Tuesday, January 18, 2011

A question for Roman Catholic readers

Professor of canon law Edward Peters has put up an interesting post which is getting much attention in the Catholic blogosphere. In this post he posits that Canon 277 § 3 of the Code of Canon Law (1983) gives no authority to local bishops to relax the Latin discipline of continence among all ranks of the permanent clergy. He further and specifically extends this to include the "married permanent Diaconate." Here then is my question.

Is the new Ordinariate subject to the Code of Canon Law of the Latin Church? And if so would not then the provisions of canon 277 apply to the clergy of the Ordinariate, even though they may be married? Has the Holy See granted any specific exemption in this case? What about those clergy received under the so called Pastoral Provision?

4 comments:

Conchúr said...

So far as I can tell Canon 277 has never been enforced with relation to married convert clergy or married deacons since their re-introduction in 1967.

It's strikes me as a piece of legislation that got left behind by changing circumstances, that is to say it was something that should have been amended to reflect practice but was, for whatever reason, overlooked.

If and when it is revised it will probably be to incorporate the norms of the Eastern Churches with regards to continence in clerical marriages.

Young fogey emeritus said...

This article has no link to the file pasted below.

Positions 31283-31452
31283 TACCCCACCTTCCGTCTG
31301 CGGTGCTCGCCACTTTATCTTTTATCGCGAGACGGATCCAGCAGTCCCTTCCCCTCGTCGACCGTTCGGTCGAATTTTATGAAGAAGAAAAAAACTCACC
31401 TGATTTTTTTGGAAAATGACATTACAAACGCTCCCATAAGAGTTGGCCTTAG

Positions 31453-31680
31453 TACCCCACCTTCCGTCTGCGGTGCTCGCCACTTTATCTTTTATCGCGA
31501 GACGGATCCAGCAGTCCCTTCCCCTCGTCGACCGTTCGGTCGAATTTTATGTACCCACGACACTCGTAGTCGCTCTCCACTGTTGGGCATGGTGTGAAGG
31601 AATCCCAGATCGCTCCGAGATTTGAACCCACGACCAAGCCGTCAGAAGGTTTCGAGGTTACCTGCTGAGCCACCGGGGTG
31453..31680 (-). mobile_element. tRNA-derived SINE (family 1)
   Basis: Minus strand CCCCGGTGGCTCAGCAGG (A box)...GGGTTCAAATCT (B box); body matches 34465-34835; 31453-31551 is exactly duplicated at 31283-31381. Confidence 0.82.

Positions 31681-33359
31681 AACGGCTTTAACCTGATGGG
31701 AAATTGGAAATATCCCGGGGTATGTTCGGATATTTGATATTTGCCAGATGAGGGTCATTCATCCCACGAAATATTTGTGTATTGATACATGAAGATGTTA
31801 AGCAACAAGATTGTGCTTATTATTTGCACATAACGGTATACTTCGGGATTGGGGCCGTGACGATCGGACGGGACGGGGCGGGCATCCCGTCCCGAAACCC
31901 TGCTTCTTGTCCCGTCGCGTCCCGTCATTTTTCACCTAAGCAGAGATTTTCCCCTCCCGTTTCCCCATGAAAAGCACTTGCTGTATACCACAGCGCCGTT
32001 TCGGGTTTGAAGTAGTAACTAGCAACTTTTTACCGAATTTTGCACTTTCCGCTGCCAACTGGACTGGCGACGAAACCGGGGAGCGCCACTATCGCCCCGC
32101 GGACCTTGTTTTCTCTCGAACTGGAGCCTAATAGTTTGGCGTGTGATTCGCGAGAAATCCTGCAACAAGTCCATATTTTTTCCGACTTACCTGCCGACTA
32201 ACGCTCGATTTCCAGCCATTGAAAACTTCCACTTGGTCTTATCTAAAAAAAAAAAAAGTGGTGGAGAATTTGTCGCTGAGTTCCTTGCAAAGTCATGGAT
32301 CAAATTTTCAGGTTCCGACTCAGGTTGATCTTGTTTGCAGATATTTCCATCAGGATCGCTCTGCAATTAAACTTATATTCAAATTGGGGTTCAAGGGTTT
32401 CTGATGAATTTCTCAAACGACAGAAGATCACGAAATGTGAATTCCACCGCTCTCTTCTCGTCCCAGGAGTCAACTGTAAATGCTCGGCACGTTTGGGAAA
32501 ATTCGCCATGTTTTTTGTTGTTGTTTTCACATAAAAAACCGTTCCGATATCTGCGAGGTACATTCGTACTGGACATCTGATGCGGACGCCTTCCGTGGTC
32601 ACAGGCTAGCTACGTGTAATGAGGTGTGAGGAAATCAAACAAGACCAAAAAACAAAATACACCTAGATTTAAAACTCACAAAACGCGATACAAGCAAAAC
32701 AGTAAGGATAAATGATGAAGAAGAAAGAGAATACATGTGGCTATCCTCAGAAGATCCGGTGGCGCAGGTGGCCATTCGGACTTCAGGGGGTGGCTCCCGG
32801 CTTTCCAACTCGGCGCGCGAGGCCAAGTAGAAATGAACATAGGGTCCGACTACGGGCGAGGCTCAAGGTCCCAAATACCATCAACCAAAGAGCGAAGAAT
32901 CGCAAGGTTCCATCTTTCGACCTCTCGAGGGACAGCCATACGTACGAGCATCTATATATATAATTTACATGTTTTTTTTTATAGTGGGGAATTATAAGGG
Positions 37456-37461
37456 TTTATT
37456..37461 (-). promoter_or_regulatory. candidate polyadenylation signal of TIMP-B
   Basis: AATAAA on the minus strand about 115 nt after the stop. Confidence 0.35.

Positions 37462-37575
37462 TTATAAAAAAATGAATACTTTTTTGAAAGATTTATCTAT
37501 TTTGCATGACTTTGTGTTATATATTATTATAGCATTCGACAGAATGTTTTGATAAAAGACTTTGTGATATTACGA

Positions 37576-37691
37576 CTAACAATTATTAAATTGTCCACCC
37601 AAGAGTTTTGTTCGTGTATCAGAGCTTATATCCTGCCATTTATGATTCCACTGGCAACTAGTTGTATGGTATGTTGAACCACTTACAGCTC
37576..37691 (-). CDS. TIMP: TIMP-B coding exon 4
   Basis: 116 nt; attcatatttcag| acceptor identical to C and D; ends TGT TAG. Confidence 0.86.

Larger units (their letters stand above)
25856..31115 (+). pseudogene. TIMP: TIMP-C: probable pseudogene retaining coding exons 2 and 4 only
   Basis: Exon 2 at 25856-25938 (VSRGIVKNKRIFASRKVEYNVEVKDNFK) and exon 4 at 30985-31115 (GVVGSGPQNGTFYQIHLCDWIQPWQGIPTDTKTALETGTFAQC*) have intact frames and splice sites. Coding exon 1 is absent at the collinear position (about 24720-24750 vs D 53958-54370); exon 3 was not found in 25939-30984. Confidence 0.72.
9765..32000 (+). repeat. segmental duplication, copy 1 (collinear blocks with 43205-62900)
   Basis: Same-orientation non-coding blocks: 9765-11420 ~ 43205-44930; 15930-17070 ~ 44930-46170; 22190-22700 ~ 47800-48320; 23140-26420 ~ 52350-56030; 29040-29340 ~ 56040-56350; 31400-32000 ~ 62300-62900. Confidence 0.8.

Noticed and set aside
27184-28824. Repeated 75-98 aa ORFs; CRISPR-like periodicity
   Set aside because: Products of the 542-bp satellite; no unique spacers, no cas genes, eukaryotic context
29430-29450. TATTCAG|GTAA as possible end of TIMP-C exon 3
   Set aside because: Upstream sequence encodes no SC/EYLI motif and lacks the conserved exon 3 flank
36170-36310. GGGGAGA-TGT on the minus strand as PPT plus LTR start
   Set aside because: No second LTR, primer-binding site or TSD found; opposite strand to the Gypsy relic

Interesting. Never thought of that. Either such have been dispensed by the Pope or, more likely, it's a law that's long not been enforced. Given the 'theology of the body' under the big tent of orthodoxy, and that the Orthodox don't enforce this rule, it's not likely to come back.

AP said...

Some comments:

1) On April 1981, the Congregation for the Doctrine of the Faith published a short English-language note entitled "In June, 1980" which declares that married former Episcopalian clergy who become Catholic priests are exempted by the Holy See itself from the rule of celibacy. Anglicanorum Coetibus no. VI states that "In June, 1980" will continue to be in force for the Ordinariate, therefore the married clergy of the Ordinariate are dispensed from celibacy by the Holy See itself.

2) It is no secret that one of the attractions of the permanent diaconate in the modern Catholic Church is the belief that it does not entail having to sacrifice the marital right, a belief that has largely remained unchallenged and which many married permanent deacons hold in good faith. Should the Holy See suddenly decide to enforce this Canon, we can be certain that large numbers of married permanent deacons will ask Rome to allow them to leave the clerical state, on the plea that they had never been properly informed as to what is required of permanent deacons by the Church, and it is unfair to force them to observe a vow they never thought they ever made.

Anonymous said...

An official clarification from Rome regarding this Canon cannot fail to have interesting results. If Rome says, "yes, permanent deacons are bound to continence", you will see a large exodus of permanent deacons from the ministry. That will be disastrous to countless parishes and dioceses all over the Catholic Church in the West. It will also strengthen those who have been clamoring for more lay ministries and women's ministries (not necessarily female priests), as the ensuing vacuum will give them the opportunity that they need to press the bishops and perhaps Rome itself to accede to their demands.

If Rome says, "no, permanent deacons are not bound to continence", the wailing about Benedict's "betrayal of tradition" from various conservative and traditionalist Catholic circles will be endless, especially from the Opus Dei circles that seem intent on turning celibacy into a dogma.